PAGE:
SEARCH

SEARCH BY CITATION

SUMMARY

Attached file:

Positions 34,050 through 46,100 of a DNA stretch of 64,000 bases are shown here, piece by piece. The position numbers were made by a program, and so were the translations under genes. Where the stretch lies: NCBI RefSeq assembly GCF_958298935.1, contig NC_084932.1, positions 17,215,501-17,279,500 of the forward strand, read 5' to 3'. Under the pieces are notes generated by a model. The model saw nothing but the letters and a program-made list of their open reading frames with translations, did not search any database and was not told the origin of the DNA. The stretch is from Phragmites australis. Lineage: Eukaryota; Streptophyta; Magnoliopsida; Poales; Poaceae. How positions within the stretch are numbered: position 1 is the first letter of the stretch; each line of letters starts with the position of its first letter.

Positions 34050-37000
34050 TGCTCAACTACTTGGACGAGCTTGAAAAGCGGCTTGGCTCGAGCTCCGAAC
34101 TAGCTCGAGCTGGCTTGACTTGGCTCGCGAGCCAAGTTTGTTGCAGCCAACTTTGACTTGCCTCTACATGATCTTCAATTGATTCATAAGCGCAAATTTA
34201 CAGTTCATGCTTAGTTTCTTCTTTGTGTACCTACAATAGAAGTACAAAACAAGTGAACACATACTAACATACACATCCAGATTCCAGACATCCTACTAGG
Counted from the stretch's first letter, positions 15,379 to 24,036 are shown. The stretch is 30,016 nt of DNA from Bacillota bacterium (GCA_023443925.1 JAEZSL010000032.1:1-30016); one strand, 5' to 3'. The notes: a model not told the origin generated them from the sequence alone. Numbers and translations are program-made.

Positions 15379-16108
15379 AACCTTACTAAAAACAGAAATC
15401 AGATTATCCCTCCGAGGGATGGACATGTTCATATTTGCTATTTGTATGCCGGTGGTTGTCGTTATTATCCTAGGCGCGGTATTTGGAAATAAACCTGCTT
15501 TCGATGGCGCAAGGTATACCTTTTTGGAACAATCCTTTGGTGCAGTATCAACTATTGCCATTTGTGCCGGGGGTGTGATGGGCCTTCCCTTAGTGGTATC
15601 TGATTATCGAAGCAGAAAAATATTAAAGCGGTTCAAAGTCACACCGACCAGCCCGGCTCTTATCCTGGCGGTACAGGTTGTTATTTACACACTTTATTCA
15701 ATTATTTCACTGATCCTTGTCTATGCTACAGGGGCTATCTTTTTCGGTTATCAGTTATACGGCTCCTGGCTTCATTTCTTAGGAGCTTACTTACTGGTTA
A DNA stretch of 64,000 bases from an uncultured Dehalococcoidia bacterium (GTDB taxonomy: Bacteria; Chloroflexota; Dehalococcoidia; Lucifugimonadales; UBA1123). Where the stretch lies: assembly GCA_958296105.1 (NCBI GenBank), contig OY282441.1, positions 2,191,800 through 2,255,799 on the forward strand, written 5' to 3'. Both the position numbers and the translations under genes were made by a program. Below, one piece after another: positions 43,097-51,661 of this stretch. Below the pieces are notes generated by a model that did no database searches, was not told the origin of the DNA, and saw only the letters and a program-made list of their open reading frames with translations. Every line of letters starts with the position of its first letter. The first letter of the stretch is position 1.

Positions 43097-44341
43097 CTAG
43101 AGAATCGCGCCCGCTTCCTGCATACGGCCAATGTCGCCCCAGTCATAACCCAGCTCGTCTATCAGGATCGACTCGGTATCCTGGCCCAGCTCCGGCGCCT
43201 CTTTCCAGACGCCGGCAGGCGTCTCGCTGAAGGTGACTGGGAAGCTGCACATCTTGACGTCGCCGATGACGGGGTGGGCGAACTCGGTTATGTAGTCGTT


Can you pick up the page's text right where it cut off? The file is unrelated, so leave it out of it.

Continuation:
Alternaria brassicicola is a necrotrophic pathogen causing black spot disease on virtually all cultivated Brassica crops worldwide. In many plant pathosystems fungal secondary metabolites derived from non-ribosomal peptide synthetases (NPSs) are phytotoxic virulence factors or are antibiotics thought to be important for niche competition with other micro-organisms. However, many of the functions of NPS genes and their products are largely unknown. In this study, we investigated the function of one of the A. brassicicola NPS genes, AbNPS2. The predicted amino acid sequence of AbNPS2 showed high sequence similarity with A. brassicae, AbrePsy1, Cochliobolus heterostrophus, NPS4 and a Stagonospora nodorum NPS. The AbNPS2 open reading frame was predicted to be 22 kb in length and encodes a large protein (7195 amino acids) showing typical NPS modular organization. Gene expression analysis of AbNPS2 in wild-type fungus indicated that it is expressed almost exclusively in conidia and conidiophores, broadly in the reproductive developmental phase. AbNPS2 gene disruption mutants showed abnormal spore cell wall morphology and a decreased hydrophobicity phenotype. Conidia of abnps2 mutants displayed an aberrantly inflated cell wall and an increase in lipid bodies compared with wild-type. Further phenotypic analyses of abnps2 mutants showed decreased spore germination rates both in vitro and in vivo, and a marked reduction in sporulation in vivo compared with wild-type fungus. Moreover, virulence tests on Brassicas with abnps2 mutants revealed a significant reduction in lesion size compared with wild-type but only when aged spores were used in experiments. Collectively, these results indicate that AbNPS2 plays an important role in development and virulence.